This technology could help us take better care of the people living on Earth all while appreciating the beauty of this planet we call home too.

In the end, we're still just lights in the dark. So let's take care of each other while we're here.

Heather Cox Richardson didn't set out to build a fan base when she started her daily "Letters from an American." The Harvard-educated political historian and Boston College professor had actually just been stung by a yellow-jacket as she was leaving on a trip from her home in Maine to teach in Boston last fall when she wrote her first post.

Since she's allergic to bees, she decided to stay put and see how badly her body would react. With some extra time on her hands, she decided to write something on her long-neglected Facebook page. It was September of 2019, and Representative Adam Schiff had just sent a letter to the Director of National Intelligence stating that the House knew there was a whistleblower complaint, the DNI wasn't handing it over, and that wasn't legal.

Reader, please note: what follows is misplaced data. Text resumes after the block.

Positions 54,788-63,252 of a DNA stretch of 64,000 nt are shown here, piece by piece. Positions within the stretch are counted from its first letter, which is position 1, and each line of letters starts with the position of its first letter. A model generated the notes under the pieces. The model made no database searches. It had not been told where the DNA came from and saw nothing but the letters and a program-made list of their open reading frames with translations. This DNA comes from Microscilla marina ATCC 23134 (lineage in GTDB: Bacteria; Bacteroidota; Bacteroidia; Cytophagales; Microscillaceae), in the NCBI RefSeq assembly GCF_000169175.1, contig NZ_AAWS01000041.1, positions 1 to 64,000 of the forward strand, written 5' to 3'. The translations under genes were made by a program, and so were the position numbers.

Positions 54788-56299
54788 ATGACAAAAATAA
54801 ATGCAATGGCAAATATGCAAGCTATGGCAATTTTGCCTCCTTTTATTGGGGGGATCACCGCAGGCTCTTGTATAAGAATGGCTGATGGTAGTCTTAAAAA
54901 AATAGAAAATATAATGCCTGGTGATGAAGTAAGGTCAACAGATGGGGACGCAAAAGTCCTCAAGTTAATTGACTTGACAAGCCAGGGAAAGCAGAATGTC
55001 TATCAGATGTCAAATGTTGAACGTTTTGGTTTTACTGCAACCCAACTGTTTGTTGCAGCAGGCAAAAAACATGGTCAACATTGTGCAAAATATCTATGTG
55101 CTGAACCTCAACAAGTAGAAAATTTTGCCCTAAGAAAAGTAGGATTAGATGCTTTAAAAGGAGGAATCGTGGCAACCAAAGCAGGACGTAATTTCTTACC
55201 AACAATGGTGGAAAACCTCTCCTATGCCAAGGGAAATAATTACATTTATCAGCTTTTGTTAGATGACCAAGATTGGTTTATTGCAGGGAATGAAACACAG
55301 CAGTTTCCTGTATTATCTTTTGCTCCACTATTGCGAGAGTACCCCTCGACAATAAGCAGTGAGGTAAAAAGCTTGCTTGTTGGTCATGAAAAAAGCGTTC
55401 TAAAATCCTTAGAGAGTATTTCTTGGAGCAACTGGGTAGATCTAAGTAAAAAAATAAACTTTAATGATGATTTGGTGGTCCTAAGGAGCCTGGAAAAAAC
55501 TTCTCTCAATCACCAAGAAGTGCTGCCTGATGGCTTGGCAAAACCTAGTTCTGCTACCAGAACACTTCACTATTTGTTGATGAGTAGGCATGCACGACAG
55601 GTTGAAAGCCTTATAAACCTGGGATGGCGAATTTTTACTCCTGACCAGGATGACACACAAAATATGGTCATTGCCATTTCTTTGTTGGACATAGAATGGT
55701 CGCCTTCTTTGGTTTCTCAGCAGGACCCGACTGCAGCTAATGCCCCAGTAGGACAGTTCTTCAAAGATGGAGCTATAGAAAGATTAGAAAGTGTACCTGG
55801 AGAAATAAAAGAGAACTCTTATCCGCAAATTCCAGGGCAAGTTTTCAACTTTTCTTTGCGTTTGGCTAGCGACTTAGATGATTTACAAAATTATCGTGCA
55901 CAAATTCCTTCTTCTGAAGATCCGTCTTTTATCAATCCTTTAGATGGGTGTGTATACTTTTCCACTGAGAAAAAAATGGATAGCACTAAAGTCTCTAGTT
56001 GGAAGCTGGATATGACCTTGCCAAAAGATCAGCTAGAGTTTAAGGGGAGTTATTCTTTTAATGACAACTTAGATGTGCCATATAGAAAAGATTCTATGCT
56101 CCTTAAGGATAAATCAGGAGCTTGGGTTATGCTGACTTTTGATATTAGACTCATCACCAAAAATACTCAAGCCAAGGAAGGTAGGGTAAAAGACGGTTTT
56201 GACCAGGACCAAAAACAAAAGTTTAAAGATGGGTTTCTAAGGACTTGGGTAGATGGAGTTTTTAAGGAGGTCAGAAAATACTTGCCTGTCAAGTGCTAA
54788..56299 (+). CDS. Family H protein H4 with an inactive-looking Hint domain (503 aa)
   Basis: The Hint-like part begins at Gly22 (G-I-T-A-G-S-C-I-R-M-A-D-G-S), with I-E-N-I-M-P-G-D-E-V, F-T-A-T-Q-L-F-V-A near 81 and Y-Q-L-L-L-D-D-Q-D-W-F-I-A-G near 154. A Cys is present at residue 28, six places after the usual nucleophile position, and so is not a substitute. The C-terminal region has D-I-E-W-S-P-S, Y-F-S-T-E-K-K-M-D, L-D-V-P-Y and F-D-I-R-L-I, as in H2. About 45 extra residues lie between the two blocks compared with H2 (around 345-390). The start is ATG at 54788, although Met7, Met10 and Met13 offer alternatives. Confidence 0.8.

"I recognized, because I'm a political historian, that this was the first time that a member of Congress had found a specific law that they were accusing a specific member of the executive branch of violating," Richardson told Bill Moyers in an interview in July. "So I thought, you know, I oughta put that down, 'cause this is a really important moment. If you knew what you were looking for, it was a big moment. So I wrote it down..."